The Making of Global Cities, 2008-2009
Burgeoning mega-cities across the global South are striving to become global cities, attempting to join the ranks of such places as Tokyo, New York, London, and more recently Hong Kong and Singapore. The collaborative on the Making of Global Cities will bring together scholars from the global South and North to investigate the processes that have facilitated the transfer of global North models of urban transformations across cities in the global South; the social, political, and ecological consequences and limits of such models; and alternative development models, experimentations, and innovations emerging from within global South metropolises. Our goal is not only to encourage rigorous interdisciplinary research on select mega-cities in the global South, but also to develop an agenda for conducting comparative research across cities, focusing on the transnational processes that link these cities. More generally, we seek to catalyze a new way of conducting research that brings together scholars from diverse disciplines and geographical and backgrounds. In doing so, we hope to establish a new theoretical and methodological agenda that de-centers the study and analysis of global urbanism from the global North.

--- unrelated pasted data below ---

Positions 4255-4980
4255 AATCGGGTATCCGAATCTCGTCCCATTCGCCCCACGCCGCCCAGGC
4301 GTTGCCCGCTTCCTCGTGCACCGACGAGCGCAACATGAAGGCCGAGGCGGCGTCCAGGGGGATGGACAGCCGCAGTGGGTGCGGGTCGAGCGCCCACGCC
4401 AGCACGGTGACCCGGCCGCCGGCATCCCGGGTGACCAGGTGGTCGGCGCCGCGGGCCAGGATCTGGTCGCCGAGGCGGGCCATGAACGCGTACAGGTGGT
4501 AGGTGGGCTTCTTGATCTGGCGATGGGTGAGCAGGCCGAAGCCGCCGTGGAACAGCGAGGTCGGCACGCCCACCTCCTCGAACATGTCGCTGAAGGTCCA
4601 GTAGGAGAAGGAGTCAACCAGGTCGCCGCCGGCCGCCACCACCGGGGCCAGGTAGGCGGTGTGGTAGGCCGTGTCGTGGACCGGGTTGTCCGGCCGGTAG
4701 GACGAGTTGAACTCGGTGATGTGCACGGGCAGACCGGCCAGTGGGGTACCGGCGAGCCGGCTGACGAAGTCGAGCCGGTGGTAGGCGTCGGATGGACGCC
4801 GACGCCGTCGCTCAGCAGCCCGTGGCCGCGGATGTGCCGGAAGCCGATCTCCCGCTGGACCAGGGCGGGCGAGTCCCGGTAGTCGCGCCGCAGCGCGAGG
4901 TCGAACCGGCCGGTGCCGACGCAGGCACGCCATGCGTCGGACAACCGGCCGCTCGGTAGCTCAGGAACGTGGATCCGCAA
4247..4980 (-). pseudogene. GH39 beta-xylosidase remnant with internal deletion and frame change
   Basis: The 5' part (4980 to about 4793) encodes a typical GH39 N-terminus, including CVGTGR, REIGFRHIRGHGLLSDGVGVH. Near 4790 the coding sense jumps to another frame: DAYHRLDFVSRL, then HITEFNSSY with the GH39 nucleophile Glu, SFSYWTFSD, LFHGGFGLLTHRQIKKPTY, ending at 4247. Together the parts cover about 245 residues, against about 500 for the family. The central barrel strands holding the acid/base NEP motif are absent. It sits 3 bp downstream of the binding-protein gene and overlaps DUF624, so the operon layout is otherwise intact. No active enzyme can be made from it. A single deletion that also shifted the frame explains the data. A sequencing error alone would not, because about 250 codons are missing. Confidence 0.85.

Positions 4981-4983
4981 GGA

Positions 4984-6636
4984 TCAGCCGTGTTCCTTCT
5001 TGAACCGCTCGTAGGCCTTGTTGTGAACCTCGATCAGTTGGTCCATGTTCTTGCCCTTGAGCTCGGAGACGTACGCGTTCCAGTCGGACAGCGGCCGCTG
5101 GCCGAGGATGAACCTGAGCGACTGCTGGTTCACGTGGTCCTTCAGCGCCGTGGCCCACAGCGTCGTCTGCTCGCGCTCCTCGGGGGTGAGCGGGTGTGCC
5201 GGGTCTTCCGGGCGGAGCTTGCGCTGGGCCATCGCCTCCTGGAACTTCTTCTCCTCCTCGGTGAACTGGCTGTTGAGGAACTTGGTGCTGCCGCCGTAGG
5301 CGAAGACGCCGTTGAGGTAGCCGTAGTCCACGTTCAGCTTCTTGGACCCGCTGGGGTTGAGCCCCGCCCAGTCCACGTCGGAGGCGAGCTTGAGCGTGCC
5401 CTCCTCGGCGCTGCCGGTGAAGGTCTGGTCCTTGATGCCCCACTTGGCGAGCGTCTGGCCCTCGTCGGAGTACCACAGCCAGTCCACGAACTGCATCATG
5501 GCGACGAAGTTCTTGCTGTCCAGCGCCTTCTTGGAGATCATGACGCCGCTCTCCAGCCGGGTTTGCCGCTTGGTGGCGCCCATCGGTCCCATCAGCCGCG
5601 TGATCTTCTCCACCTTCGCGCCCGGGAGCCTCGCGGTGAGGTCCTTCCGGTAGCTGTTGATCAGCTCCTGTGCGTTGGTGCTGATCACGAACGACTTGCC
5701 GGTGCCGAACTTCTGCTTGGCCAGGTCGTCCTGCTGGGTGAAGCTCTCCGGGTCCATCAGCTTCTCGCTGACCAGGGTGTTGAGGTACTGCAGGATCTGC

What are the economic, political and social processes that are shaping how mega-cities of the global South are being transformed, as they seek to become global cities? What are the implications of these changes for addressing important social issues such as expanding slums, insecure land rights, unequal access to public goods (such as water or health care), and environmental problems? What alternative theories and practices of development are emerging in the global South that could foster more socially and ecologically sustainable cities?
Conveners: Michael Goldman (Sociology, CLA), Helga Leitner (Geography, CLA), Eric Sheppard (Geography, CLA), Ragui Assaad (Humphrey Institute of Public Affairs), and Joe Allen (Asian Languages and Literatures, CLA).